27 February 2015
Last updated at 05:08
The state of Virginia operated a policy of eugenics for decades
Lawmakers in the US state of Virginia have agreed to pay compensation to people who were forcibly sterilised by the authorities decades ago.
Victims will be paid $25,000 (£16,000) following a legal fight by campaigners.
Along with more than 30 other US states, Virginia once operated a sterilisation program for individuals deemed undesirable or mentally unsound.
More than 8,000 Virginians were operated on between the 1920s and 1970s.
The state’s programme was said to be the model for the Nazi eugenics policies introduced by Adolf Hitler when he aspired to create a master race.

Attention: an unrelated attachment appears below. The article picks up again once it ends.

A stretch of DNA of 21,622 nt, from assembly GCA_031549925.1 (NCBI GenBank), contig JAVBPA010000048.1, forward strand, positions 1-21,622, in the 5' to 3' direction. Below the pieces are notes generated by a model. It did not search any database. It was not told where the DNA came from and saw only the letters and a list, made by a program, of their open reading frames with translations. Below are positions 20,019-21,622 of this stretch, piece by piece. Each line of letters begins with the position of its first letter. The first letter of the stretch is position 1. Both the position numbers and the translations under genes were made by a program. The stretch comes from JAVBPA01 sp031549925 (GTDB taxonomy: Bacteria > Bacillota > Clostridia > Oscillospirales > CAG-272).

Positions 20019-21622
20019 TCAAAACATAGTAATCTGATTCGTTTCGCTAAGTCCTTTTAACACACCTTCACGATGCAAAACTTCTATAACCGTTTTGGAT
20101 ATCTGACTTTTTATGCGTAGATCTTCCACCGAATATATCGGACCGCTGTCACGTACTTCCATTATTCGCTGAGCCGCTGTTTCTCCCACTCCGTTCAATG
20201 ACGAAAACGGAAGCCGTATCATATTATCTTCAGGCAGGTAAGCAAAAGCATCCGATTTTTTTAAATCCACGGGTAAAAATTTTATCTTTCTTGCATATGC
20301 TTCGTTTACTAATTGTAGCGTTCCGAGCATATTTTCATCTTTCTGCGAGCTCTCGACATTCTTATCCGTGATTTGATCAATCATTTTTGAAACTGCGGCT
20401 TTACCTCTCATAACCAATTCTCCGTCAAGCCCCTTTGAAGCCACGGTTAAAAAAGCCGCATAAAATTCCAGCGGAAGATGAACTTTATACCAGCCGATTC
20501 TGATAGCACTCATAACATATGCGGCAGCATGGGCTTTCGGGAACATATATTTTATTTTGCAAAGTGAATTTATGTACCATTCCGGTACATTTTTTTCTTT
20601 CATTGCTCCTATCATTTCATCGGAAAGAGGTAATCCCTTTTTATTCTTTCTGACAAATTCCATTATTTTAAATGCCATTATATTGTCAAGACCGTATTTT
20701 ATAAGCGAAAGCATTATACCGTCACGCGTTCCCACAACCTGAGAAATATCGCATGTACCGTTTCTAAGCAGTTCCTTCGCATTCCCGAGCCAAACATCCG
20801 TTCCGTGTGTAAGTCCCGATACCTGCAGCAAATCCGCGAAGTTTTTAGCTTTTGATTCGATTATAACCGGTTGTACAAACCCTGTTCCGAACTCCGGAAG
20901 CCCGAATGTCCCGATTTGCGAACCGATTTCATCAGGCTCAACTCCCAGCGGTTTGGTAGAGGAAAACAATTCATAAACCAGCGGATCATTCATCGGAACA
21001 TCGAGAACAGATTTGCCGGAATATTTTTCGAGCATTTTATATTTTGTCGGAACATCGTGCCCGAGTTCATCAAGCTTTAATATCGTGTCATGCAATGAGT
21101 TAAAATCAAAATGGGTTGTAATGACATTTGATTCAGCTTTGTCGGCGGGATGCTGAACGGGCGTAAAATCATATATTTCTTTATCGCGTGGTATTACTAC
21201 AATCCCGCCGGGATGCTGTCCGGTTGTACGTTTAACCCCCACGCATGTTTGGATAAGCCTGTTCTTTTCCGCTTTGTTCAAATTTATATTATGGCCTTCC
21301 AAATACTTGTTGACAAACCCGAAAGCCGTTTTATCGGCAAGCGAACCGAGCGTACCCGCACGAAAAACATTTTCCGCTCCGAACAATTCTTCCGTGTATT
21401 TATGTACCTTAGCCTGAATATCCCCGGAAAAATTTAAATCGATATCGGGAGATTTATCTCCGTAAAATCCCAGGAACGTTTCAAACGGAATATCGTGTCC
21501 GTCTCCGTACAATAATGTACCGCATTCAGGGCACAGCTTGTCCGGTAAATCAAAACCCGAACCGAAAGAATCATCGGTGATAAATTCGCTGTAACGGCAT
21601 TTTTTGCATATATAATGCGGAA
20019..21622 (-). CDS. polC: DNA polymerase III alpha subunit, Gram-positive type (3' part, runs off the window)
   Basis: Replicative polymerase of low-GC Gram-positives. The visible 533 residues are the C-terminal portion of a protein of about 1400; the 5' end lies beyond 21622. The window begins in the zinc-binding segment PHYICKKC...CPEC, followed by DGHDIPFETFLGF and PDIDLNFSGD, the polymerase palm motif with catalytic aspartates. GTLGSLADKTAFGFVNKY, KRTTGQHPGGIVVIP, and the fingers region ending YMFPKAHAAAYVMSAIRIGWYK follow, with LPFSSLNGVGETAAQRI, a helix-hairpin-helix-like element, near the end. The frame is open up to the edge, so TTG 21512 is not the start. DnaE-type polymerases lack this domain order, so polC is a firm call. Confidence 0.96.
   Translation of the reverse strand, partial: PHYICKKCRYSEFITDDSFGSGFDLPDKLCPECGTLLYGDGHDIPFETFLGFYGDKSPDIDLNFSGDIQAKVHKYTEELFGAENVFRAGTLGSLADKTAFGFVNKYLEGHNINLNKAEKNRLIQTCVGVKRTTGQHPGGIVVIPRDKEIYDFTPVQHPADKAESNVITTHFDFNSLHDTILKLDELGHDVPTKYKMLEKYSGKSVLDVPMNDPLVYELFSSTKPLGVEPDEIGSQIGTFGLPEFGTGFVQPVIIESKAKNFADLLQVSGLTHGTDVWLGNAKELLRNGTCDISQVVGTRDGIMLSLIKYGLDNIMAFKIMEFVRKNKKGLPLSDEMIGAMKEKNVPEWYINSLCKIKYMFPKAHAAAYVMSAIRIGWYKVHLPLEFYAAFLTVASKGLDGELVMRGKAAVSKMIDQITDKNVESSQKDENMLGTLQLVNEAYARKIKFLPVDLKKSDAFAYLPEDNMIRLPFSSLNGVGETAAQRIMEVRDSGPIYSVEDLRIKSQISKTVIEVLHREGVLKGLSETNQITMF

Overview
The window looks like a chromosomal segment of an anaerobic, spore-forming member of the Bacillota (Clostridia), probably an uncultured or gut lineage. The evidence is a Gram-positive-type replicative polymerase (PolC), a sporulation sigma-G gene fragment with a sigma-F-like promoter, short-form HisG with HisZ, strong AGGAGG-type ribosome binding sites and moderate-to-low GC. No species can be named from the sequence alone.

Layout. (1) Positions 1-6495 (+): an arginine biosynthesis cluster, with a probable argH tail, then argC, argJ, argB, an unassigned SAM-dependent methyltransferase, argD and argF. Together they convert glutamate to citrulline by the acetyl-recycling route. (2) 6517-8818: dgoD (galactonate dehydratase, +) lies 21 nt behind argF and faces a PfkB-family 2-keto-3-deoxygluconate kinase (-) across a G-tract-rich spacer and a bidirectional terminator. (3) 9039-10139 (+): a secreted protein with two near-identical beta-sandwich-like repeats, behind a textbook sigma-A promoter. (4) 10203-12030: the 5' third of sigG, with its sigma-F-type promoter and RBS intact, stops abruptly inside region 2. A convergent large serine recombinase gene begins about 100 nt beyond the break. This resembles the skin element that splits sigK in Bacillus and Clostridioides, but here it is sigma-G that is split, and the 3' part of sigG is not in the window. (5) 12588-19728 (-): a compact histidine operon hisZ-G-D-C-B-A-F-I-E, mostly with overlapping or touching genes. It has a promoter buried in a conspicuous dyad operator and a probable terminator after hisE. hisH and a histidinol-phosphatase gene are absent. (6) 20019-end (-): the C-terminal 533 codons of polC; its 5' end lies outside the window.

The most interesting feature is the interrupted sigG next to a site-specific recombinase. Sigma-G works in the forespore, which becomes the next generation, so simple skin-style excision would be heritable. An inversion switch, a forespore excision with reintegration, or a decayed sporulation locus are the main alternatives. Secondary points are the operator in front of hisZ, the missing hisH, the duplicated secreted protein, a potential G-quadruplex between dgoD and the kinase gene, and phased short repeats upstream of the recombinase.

More than a fifth of those sterilised in Virginia were African Americans.
Two-thirds were women, many of whom went in for other procedures and were unaware of what was happening to them, reports the BBC’s Rajini Vaidyanathan.
Campaigners who waged a three year battle for justice say there are only 11 known surviving victims of the program.
‘They done me wrong’
The compensation deal was welcomed by 87-year-old Lewis Reynolds, one of those Virginians affected by the policy.
“I think they done me wrong,” he told the Associated Press news agency. “I couldn’t have a family like everybody else does. They took my rights away.”
Under eugenics programmes implemented across the US, about 65,000 Americans were sterilised in 33 states.
Virginian is the second state, after North Carolina, to approve a compensation package for victims who are still alive.
In 2013, North Carolina legislators agreed to pay $50,000 to surviving victims – thought to number about 1,800.